Thursday, December 8, 2016
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Joined Apr 1, 2010
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They’re Not Just Here to Amuse You

To many American traders, the economic drama in Europe over the past few years has amounted to being not much more than an amusing case of  schadenfreude. After all, when Bear Stearns, Fannie Mae, and Freddie Mac all made notorious headlines in the first half of 2008, Americans received stern lectures from our European friends about how to properly run a financial system. Of course, nothing was contained, and eventually Europe found itself with its own troubles and stuck deep in a plate of beggar-thy-neighbor humble pie to eat.

Nonetheless, with emerging markets and the global commodity complex struggling to so much as get off the mat after a mini-crash, it is worth watching the European markets this week to see if buyers can defend some major support levels around the continent.

First, for perspective let us look at Germany’s DAX, widely considered to be a leader for quite some time. As you can see on the weekly chart, first below, the major symmetrical triangle breakout dating back to the 2007 top remains intact. However, Germany recently broke down through multi-month support and appears headed for a check back, or retest, of its primary breakout point from the triangle. Even if there is no complete gap-fill, it is worth noting that this leader has already broken support.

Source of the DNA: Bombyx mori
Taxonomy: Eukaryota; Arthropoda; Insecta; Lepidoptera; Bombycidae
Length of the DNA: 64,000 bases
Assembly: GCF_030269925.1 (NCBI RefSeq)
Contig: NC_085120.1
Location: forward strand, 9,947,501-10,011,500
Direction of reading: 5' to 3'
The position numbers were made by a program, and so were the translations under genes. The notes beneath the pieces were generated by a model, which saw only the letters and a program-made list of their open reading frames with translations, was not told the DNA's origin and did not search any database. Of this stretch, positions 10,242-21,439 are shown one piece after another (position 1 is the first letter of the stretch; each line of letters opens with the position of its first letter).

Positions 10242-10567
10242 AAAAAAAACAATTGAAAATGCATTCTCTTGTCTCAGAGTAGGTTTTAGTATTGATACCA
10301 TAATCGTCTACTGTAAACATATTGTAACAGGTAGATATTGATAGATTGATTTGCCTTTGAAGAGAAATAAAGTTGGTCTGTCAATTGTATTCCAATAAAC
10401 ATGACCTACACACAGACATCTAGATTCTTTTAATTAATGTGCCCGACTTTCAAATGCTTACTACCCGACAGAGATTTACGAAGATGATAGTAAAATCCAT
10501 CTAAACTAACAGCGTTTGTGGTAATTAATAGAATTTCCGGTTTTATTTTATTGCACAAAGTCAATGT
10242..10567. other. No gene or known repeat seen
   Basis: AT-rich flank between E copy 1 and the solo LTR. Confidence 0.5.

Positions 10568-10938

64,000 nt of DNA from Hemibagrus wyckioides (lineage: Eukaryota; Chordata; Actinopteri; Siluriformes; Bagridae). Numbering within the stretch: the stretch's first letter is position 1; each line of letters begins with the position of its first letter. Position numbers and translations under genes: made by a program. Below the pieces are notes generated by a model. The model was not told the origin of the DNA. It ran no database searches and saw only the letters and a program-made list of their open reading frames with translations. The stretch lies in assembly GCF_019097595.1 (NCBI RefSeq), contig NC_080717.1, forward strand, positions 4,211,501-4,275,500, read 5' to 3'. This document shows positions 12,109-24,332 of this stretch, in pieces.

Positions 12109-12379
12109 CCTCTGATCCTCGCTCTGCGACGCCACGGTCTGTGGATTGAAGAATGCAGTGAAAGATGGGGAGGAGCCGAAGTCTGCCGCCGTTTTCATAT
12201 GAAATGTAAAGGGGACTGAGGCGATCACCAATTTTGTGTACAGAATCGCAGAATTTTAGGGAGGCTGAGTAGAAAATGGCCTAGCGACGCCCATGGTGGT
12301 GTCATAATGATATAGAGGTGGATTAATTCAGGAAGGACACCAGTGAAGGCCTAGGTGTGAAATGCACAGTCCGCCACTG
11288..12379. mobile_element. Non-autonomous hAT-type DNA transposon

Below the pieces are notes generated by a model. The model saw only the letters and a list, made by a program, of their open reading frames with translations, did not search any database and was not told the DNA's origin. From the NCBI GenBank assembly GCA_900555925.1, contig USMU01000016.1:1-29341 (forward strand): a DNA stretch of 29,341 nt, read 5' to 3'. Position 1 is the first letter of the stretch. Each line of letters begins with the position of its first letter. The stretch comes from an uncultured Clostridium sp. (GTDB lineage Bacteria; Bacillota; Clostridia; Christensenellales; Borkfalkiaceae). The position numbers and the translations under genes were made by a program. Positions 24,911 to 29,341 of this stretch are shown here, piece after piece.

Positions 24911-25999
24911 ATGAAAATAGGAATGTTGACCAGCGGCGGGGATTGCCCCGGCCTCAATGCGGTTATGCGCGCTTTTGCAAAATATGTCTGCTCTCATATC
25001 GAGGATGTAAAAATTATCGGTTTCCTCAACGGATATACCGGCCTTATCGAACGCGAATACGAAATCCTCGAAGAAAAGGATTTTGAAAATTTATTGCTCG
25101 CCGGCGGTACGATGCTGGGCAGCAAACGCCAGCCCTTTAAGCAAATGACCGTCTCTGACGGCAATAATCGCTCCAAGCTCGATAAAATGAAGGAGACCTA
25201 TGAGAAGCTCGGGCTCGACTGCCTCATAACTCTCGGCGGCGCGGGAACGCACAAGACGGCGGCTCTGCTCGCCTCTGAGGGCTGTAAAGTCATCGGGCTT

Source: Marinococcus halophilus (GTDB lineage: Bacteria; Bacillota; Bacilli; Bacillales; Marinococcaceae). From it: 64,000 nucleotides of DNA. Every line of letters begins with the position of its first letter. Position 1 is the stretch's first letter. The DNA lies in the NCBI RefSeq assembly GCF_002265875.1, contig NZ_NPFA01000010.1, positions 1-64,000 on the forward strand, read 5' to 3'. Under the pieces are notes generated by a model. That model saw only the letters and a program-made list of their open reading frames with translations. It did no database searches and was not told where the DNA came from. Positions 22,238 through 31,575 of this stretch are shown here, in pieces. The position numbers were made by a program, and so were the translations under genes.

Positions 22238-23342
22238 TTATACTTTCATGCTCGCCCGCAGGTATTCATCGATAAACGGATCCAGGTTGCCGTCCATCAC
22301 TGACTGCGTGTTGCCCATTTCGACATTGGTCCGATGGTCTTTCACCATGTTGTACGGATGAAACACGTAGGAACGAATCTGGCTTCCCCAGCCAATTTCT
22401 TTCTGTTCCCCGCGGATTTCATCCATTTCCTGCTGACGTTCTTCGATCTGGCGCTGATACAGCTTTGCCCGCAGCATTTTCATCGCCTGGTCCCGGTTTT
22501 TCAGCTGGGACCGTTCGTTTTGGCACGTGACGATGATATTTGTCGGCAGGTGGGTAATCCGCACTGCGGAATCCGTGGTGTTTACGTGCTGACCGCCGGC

The reason why that is worth nothing is because France’s CAC and London’s FTSE are sitting just above major, multi-month support levels of their own. Any further weakness likely gives bears the ammunition they need to confirm a pair of head and shoulders tops to follow the DAX for a deeper correction.







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  1. fake amish

    Never have understood the Germany as a leader nonsense. They are all socialist nightmares. Tax fucking everything. Poof the bullshit eurotard leadership is gone.

    • Jesse

      Well, maybe you´re just stupid then because it´s pretty obvious:
      Germany exports more than the U.S.
      Germany had a budget surplus last year
      Germany´s unemployment sits at around 5,4%

  2. WilyMike

    I think Europe is proving the unworkability of monetary union without fiscal union, as well as the inferiority of Austrian economics. Germany is the seat of financial power and is protecting its banks (who made most of the ridiculous loans in question)and although Germany needs the cheap Euro to promote exports, they’re not about to bear a fair share of the burden. As soon as one of the smaller countries finds out it is better off outside the Euro, the situation will resolve, one way or another.

  3. WilyMike

    That’s what the charts are saying, I believe. And I agree that they are close to saying “sell euroland”.